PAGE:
Police warned a Paraparaumu family not to hold a teenage birthday party when they realised it had gone viral on Facebook, but the family went ahead anyway.
The party descended into a mass brawl and, when police arrived, revellers challenged them with a haka.
A bottle was thrown at an officer, a flick-knife was found on a partygoer, and three people were arrested.
Caleb Phillips-Millan invited 30 people to his 16th birthday party at his home in Wairere Grove on Saturday night, but up to 100 turned up after word was put out on Facebook and through texting by some of his friends.
Senior Sergeant Alasdair Macmillan said police advised Caleb's mother, Karen Millan, last week not to go ahead with the party, or change the venue, but she insisted everything was under control.
Police were called to the house shortly before midnight and were confronted by about 30 partygoers, aged between 14 and 20, fighting on the street.
"An unidentified person threw a bottle, narrowly missing a police officer, but hitting a patrol vehicle, causing minor damage," Mr Macmillan said.
Two 18-year-old youths were arrested for disorderly behaviour, and a 19-year-old found with a flick-knife was charged with possession of an offensive weapon, as well as disorderly behaviour.
Ms Millan, who has six children, has vowed never to hold a teenage party again. She praised the police response after the party "went crazy", blaming some of those who had also been at a riotous party in July for 18-year-old twins Rhythm and Heaven-Leigh Hartman.
About 200 partygoers, from as far away as Porirua and Otaki, turned up to that party after it was advertised on Facebook.
Mr Macmillan said one of the twins was at Saturday's party.
Ms Millan said police were terrific.
"It was good police were there so it did not get out of control like the riot. It was the same kids at the riot who came here. We expected the worst and planned for the worst."
She organised for some older people to act as bouncers, but said things got out of hand because of "just a few gatecrashers".
"Caleb knew a couple of the older guys, but they brought in heaps. As soon as the fighting started, all the good kids backed off, so the bouncers shoved the others to the gate and closed it."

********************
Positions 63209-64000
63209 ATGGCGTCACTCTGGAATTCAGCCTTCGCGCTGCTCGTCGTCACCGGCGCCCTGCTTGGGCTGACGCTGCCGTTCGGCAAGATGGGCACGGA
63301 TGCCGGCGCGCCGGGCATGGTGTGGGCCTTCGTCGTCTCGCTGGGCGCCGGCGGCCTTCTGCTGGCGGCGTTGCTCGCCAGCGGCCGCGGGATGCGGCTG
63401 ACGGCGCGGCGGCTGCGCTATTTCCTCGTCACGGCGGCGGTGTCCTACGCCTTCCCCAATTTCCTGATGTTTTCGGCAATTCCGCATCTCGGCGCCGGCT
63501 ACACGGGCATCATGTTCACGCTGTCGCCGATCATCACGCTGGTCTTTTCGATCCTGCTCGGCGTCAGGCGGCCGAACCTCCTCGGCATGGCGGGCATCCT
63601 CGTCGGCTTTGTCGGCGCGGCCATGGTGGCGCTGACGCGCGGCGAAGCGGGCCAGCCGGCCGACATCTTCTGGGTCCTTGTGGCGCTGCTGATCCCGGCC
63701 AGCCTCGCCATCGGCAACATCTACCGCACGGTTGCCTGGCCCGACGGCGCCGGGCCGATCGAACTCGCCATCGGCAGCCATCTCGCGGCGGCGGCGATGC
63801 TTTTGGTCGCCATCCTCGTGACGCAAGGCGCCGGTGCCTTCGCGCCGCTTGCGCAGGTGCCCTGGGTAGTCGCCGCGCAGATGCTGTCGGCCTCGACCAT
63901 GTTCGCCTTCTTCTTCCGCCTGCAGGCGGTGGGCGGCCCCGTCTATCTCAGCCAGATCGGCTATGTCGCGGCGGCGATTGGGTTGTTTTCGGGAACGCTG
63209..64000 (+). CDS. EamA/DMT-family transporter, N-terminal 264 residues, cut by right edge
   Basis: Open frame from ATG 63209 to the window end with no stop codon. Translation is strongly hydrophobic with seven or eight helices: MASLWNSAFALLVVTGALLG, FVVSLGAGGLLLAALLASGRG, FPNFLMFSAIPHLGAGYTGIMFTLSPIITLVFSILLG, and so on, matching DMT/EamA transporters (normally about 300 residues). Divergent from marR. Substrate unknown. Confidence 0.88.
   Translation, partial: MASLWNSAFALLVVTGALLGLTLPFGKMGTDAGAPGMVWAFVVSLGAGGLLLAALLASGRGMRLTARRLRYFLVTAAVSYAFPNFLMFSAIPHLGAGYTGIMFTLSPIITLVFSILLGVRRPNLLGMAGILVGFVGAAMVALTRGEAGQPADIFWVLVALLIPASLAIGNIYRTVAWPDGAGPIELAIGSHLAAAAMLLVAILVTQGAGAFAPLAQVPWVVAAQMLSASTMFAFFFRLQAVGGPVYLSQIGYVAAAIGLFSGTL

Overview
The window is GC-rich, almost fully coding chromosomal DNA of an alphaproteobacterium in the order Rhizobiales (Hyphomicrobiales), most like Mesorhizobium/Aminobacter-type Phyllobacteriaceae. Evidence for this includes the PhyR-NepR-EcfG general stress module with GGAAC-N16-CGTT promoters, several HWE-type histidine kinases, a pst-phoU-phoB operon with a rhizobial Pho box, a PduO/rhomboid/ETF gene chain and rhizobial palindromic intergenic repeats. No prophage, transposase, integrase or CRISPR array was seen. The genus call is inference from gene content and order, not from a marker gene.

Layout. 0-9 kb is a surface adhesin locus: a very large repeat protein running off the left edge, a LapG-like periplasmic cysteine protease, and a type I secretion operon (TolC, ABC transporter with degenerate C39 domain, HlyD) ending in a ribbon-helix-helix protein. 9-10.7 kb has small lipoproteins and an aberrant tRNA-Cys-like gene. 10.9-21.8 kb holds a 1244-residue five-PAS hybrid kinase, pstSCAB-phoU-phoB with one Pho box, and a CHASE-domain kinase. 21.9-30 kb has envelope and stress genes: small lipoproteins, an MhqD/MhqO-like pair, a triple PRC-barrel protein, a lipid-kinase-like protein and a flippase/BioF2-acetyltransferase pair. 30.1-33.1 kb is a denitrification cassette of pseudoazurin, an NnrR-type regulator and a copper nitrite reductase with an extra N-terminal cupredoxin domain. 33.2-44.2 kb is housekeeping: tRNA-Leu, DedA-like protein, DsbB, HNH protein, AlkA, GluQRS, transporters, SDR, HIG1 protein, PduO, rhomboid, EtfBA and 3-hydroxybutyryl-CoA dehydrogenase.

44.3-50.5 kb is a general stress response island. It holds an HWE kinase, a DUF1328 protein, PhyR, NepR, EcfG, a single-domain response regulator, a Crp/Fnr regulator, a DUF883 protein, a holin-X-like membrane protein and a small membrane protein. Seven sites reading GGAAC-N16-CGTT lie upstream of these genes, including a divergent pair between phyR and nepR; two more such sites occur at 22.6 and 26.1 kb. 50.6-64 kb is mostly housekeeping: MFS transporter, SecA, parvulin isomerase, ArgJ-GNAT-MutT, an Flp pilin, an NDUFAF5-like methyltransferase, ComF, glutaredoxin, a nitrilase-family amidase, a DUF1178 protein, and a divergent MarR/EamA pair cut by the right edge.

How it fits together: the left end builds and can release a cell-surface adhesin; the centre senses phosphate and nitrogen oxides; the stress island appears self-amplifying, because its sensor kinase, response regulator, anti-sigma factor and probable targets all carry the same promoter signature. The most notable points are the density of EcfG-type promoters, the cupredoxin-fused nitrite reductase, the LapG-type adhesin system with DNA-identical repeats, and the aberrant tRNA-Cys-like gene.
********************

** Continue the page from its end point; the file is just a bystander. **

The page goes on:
Caleb said: "It was all right till an older group turned up and caused fights. Bouncers kicked them out on to the street and called the cops. That is what happens at parties, fights . . . police get called."
A neighbour, who did not want to be named, said a group of partygoers performed a haka to challenge police, and some hurled paintballs at her husband's car.
"I told them to leave our bloody car alone. Where do 16-year-olds get the alcohol and cigarettes from? They can't buy them.
"Where did the parents think their kids were? Young girls were talking about getting laid that night."
About 45 minutes later, police were called to a house in Tieko St, Otaihanga, after receiving reports of fighting. They found several drunken teenagers, some as young as 14, who were returned home to their parents.
About 10.15pm on Friday, police were called to a house in Clunie Ave, Raumati South, where a group of uninvited guests, aged between 16 and 20, turned up.
Advice for parents whose teenagers are going to a party:
Find out where and when it is taking place.
Get a phone number and make contact before the party.
Establish rules about drinking.
Drop off and pick up kids, arrange alternative transport, or provide taxi money.
Discuss peer pressure about "getting off your face".
Make sure children can ring you any time.
HOW TO AVERT A RAGE
Police advice for parents holding teenage parties:
Agree on guidelines together when planning the event.
Ensure written invitations are issued for organised parties, with a footnote saying the invitation is for that person only.
If alcohol is being made available, ensure it is not provided to minors.
Alcohol should be served by adults to ensure some control over how much is being consumed.
Ample food should be provided
Police should be advised a week before, supplying time, date, numbers expected and contact details of a responsible adult.
If unexpected people turn up, or there is any sign of trouble, contact police.
Some form of transport home should be arranged for partygoers.
If a large event is planned, security should be organised.
Realise that, once a party is put on Facebook, it is open to all and sundry.
- © Fairfax NZ News
Pals and playmates (pictures)
Reacting to a sudden cancellation
New Zealand's best deck built yesterday
Appreciating Tony Allen
The meaning of blogging